Judith's Reviews > Admission

Admission by Jean Hanff Korelitz
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Jul 14, 10


I have always wondered about the people who have to make the decisions about who gets into ivy league schools. What must they be thinking? However do they make their decisions when they have so many fantastic candidates? How do they know (or even suspect) which applicants are writing their own essays and which ones have "help"? This novel, though obviously fiction, covers this territory beautifully.

The author mirrors the reflection of a whole generation of helicopter parents who start with Mozart in the womb and go all the way trying to do the exactly correct thing to facilitate their child/children's passage into adulthood including that gold ring which is acceptance at a good (if not ivy league) college. I could see myself in many of these descriptions, and this author exposes every objection you have ever thought or imagined as to the unfairness of the process. I remember hearing at one time in California that state schools had a numerical system whereby the applicants were assigned a number based on how they were raised, going from the lowest number (1) for a kid with 2 parents who both had advanced degrees up to a 50 for a kid who was an orphan, with every variation in between. The higher numbered kids were said to have top priority all other things being equal and I wondered whether my son would be better off if I divorced my husband. As it happened, my son was accepted into an ivy league school ( and my marriage still in tact ). Maybe that's why this book pulled me in so much.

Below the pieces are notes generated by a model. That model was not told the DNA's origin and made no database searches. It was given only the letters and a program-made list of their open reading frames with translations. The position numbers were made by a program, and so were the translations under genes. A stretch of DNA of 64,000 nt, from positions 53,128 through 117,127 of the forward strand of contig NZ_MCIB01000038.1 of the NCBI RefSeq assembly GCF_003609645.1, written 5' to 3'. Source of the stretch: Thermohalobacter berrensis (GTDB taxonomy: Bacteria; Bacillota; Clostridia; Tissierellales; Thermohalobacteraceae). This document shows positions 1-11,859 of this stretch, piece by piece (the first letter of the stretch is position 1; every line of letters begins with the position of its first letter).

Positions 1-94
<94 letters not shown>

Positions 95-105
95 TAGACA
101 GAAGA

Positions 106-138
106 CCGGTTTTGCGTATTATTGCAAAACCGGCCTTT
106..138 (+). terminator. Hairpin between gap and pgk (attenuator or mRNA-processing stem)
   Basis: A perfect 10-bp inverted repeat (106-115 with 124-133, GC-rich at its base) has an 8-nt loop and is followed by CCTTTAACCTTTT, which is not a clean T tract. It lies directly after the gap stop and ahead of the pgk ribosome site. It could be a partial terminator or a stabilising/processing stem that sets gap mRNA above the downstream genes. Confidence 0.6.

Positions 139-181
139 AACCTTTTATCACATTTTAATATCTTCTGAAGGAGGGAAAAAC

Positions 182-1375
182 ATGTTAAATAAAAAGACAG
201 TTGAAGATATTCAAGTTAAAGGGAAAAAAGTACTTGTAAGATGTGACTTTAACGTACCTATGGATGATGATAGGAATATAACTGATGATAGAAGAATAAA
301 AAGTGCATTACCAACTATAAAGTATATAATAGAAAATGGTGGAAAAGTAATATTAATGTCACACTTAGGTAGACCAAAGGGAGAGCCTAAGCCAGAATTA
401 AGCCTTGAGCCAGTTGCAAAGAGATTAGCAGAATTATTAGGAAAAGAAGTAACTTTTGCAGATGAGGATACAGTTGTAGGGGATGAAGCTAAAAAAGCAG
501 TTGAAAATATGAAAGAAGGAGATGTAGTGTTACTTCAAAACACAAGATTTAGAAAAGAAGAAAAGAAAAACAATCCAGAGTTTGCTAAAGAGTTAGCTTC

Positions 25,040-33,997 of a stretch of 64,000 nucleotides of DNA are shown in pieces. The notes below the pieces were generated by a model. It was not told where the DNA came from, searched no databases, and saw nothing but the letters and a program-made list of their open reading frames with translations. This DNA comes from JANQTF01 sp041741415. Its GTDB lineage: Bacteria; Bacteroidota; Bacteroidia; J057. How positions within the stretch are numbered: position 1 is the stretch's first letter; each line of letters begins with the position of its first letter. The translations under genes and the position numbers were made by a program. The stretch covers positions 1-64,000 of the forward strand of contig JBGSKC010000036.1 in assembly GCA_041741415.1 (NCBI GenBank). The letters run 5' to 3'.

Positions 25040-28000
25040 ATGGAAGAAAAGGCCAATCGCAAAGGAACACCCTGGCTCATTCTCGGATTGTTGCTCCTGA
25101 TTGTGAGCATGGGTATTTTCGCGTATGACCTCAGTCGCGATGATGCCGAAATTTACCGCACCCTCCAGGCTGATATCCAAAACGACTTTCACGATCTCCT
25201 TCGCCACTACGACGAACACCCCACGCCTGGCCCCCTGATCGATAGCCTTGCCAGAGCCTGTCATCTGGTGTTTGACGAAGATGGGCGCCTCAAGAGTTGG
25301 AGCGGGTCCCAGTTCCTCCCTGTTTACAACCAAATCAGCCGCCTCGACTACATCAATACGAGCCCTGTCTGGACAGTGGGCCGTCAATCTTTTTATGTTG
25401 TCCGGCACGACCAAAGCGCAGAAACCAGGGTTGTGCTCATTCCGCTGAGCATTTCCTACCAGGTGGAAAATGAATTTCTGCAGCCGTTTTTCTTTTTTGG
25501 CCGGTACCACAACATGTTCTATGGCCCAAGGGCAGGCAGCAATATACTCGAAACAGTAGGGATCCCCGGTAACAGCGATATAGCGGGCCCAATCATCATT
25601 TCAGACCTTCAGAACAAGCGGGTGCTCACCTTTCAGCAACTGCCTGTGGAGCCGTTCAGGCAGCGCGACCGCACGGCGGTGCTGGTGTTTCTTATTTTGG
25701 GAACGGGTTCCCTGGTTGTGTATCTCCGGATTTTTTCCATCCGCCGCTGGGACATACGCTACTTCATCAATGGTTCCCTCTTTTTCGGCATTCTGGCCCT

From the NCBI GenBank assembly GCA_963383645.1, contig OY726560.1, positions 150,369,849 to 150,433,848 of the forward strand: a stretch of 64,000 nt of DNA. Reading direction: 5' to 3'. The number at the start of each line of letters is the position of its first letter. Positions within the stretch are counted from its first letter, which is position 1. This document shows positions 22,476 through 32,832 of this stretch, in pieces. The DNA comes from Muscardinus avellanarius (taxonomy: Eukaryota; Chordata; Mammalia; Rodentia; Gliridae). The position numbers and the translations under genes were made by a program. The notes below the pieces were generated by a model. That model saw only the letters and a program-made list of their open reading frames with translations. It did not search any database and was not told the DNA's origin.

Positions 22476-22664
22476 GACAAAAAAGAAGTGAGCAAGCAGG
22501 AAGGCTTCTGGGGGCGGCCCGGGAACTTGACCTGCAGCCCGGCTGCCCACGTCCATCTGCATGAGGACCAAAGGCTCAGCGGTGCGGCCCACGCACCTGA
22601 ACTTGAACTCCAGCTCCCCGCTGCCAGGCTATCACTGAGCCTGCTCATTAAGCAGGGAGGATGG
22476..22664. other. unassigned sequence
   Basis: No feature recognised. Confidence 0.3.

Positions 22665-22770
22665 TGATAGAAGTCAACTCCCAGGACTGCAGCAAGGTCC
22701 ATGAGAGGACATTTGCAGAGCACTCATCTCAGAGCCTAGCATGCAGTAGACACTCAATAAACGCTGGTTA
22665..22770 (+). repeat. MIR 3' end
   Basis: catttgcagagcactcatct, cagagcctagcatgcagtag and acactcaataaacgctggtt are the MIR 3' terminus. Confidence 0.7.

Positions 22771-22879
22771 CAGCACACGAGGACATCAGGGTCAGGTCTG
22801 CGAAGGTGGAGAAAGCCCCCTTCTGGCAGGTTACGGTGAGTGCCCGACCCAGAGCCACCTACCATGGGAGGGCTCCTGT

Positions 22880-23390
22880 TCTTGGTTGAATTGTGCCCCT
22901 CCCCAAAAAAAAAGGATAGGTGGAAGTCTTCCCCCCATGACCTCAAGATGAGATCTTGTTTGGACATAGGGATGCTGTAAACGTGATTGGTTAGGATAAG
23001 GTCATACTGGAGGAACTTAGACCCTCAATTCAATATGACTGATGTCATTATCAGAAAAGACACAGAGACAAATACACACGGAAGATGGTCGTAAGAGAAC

I think I would have enjoyed it even if I had no children because it offers a view behind the curtain and who doesn't like that?
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